I believe we are now facing a moment in our country’s history that is similar to one that occurred shortly before Confederation. The country is polarized between reformers/progressives (i.e. the coalition supporters) and reactionaries (the Conservatives). The only way the reformers can win is by forming an alliance with progressives in Quebec, many of whom have ambivalent feelings about the Canadian nation. Will such an alliance be comfortable? No. Will it necessarily be popular? No. Is it the necessary and right thing to do? Absolutely. Will our leaders – or if you prefer our “elites”- have to lead the way the same as they did during Confederation? Yes. I think they have to until public opinion can catch up with them.

  40. Let me be even more explicit about what I think the stakes are here: I believe that, if handled right, this moment in history is a way to truly engage Quebec once again in the Canadian federation. I also think it is an opportunity for all of the country’s progressive forces, whether they be Liberals, NDP-ers, Greens, soft nationalists, Red Tories, unaligned but progressive-minded Canadians, all of them, all of us –to come together. If handled poorly then I have concerns about our national unity.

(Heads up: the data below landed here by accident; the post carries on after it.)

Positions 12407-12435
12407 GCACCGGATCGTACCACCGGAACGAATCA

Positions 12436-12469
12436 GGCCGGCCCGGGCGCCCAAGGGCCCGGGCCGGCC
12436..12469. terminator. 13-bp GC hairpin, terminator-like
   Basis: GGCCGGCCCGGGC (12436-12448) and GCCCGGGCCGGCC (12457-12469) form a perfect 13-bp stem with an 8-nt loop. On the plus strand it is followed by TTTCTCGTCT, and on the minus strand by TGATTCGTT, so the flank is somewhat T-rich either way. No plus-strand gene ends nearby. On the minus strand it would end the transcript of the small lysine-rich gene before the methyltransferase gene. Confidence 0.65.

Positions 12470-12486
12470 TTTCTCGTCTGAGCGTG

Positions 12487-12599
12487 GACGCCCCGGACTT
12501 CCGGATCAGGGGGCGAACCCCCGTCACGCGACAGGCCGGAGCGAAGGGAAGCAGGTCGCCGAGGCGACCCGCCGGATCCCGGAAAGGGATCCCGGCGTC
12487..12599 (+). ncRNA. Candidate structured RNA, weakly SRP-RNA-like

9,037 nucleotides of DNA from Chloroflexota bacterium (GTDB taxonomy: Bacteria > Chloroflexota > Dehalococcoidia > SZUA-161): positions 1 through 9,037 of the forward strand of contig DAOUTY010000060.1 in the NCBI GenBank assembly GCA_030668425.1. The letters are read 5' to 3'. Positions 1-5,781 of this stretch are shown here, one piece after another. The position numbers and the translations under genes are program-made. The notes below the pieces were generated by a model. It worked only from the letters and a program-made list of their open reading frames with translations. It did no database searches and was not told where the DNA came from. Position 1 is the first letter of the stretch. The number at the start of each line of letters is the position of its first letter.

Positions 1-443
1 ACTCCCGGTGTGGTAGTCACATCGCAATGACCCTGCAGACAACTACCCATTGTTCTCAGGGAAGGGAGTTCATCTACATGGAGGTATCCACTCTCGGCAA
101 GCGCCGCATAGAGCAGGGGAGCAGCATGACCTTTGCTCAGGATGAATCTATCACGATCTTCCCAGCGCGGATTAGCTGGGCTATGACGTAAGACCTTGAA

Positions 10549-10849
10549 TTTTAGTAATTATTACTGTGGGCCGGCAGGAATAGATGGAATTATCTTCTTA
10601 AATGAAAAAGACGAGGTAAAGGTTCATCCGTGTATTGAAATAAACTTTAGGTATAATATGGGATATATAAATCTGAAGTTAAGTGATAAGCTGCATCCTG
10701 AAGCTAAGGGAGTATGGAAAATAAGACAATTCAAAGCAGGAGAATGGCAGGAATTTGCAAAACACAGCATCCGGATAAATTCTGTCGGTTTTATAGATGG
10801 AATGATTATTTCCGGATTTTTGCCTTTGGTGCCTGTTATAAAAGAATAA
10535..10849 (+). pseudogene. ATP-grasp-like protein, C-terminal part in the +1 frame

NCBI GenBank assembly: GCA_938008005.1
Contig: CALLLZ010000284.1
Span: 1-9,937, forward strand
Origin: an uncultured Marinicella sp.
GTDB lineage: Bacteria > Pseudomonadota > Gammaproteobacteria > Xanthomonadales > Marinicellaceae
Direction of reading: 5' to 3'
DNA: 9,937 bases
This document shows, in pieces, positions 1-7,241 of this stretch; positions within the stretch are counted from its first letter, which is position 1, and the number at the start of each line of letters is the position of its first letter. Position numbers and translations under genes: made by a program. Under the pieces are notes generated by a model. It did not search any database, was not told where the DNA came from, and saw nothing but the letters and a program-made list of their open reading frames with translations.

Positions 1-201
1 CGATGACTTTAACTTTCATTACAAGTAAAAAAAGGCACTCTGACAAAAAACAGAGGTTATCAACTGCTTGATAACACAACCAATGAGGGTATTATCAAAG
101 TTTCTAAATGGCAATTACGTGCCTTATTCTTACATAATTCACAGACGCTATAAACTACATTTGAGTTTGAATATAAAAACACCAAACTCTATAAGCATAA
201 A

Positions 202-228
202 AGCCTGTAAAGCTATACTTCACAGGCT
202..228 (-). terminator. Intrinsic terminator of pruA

About the West: first of all it is very important to state that public opinion in the West is not any more monolithic than it is in the East. It is nuanced, fluid and complex. There are many Western Canadians who, for instance, vote NDP and Liberal in election after election although usually too few to win individual ridings. That being said it is an undeniable fact that a great deal of Conservative and anti-coalition support is concentrated in Western Canada. Since I have suggested that the Conservatives are reactionary does that then mean I believe that Western Canadians are reactionary? Not at all. Rather, I think it is completely natural that the further away from Quebec one goes the less understanding there would be about terms like “sovereignty” or “soft nationalism”. This lack of understanding does not reflect any kind of intellectual failing on the part of Western Canadians. I think it simply reflects the ignorance – and ignorance’s two bastard children: fear and hatred – that comes more easily with geographic distance. It is important to stress that ignorance, fear and hatred is not any more the property of the West than any other part of the country. You can find it just as easily in Brockville, in Hérouxville, in Peterborough, in Lac-St-Jean, in St. John’s, in Montreal, in Toronto or in Vancouver as you can in Lethbridge or Nanaimo.